by Antonio Sini ….
Do you eat enough vegetables? I’m not talking about a few pieces of cucumber and some tomatoes with your salad—I’m talking about nutritious, hearty, fiber-rich vegetables, raw if possible!
I’ve often heard clients refer to themselves as “healthy eaters” because they’ve eliminated fatty foods and simple carbs from their diet; yet they actually fall far short of the 3 to 5 servings (about 2 to 3 cups) of vegetables they should consume each day. This leaves a major gap in one’s overall nutritional program.
Raw vegetables are nutrient dense. They pack a lot of nutrition into a minimum of calories and contain a wide variety of vitamins, minerals, and health-building substances, called phytonutrients. Vegetables are also high in fiber.
Why is Fiber good for you? Here are 4 reasons, from the University of California–San Francisco Medical Center.
- Fiber slows the rate that sugar is absorbed into the bloodstream. When you eat foods high in fiber, such as beans and whole grains, the sugar in those foods is absorbed slower, which keeps your blood glucose levels from rising too fast. This is good for you because spikes in glucose fall rapidly, which can make you feel hungry soon after eating and lead to overeating.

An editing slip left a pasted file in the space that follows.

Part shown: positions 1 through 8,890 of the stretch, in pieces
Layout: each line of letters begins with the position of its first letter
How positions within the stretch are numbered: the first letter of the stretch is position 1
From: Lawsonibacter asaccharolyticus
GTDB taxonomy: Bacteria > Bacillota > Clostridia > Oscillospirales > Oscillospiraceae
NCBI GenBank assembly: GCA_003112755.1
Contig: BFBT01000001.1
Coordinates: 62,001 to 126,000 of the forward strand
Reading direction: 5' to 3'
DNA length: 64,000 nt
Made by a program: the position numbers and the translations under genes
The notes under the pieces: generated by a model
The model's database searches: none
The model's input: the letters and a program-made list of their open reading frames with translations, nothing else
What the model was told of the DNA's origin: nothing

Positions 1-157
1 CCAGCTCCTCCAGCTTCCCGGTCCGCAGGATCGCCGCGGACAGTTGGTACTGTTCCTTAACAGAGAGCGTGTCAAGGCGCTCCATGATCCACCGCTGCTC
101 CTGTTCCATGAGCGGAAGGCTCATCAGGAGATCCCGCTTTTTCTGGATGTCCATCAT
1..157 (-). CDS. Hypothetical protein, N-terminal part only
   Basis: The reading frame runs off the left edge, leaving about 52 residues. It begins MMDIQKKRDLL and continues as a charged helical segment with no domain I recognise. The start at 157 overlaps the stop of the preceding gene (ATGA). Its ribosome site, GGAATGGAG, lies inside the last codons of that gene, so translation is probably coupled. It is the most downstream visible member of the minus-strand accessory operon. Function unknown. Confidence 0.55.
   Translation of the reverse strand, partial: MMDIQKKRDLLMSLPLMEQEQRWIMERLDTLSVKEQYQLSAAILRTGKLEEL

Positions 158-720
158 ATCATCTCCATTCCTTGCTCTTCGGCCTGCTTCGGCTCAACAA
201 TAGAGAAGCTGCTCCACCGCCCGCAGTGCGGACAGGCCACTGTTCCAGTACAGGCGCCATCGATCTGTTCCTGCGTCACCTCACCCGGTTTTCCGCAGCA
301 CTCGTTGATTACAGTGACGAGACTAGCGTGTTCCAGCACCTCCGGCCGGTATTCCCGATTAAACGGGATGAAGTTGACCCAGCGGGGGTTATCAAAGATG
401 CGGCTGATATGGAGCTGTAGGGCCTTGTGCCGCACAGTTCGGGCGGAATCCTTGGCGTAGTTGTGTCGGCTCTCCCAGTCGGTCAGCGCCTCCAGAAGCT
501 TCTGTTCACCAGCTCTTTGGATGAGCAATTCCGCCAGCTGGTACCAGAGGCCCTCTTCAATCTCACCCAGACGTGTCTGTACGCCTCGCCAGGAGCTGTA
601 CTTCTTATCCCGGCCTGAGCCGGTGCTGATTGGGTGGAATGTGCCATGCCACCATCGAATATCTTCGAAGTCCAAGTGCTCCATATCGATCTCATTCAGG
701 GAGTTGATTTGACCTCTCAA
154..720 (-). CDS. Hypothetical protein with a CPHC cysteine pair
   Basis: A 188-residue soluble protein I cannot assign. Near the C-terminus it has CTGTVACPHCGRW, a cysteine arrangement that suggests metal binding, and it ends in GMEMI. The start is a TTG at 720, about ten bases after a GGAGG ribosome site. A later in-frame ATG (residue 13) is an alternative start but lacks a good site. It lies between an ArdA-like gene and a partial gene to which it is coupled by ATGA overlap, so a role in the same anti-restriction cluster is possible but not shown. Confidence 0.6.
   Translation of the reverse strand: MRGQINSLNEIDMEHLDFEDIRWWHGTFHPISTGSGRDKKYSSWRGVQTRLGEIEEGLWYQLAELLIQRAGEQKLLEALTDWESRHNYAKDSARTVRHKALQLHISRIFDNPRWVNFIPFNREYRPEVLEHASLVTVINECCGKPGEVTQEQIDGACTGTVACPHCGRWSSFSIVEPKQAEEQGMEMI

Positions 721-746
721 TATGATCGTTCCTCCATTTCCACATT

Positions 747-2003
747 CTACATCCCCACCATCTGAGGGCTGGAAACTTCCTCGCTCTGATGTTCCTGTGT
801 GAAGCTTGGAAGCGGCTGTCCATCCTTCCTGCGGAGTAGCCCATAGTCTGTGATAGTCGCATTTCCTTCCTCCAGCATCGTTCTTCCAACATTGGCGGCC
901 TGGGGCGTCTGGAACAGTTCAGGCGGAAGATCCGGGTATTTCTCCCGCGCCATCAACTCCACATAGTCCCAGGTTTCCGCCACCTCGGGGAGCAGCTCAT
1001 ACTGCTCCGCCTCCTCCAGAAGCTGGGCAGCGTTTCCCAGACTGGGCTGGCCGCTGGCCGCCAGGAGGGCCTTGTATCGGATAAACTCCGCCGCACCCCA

- Fiber makes your intestines move faster. When you eat whole grains rich in insoluble fiber, it moves faster through your intestines, which can help signal that you are full.
- Fiber cleans your colon, acting like a scrub brush. The scrub-brush effect of fiber helps clean out bacteria and other buildup in your intestines, and reduces your risk for colon cancer.
- Fiber helps keep you regular. A high-fiber diet helps you have soft, regular bowel movements, reducing constipation.
It’s the things we do each day that really determine our overall health. Regular exercise, staying hydrated and reducing stress are all keys to success. Eating well, including getting enough vegetables in your diet, is just as important to your daily health and wellness routine.
Here are two healthy options for cooking vegetables:
Steaming vegetables is often considered the healthiest way to cook them, as they tend to retain more vitamins and minerals then if you boil them or use a microwave. The best vegetables for steaming include broccoli, carrots, cauliflower, green beans, leafy greens like spinach, and other relatively tender vegetables.
Now that the weather is warmer, try grilling vegetables outside on the barbecue. I love grilling my vegetables because it locks in flavor and caramelizes the surface, giving them a crispy sweetness. Grilling is a terrific way to prepare corn, sweet peppers, zucchini and other squash, onions, potatoes, and a variety of other vegetables.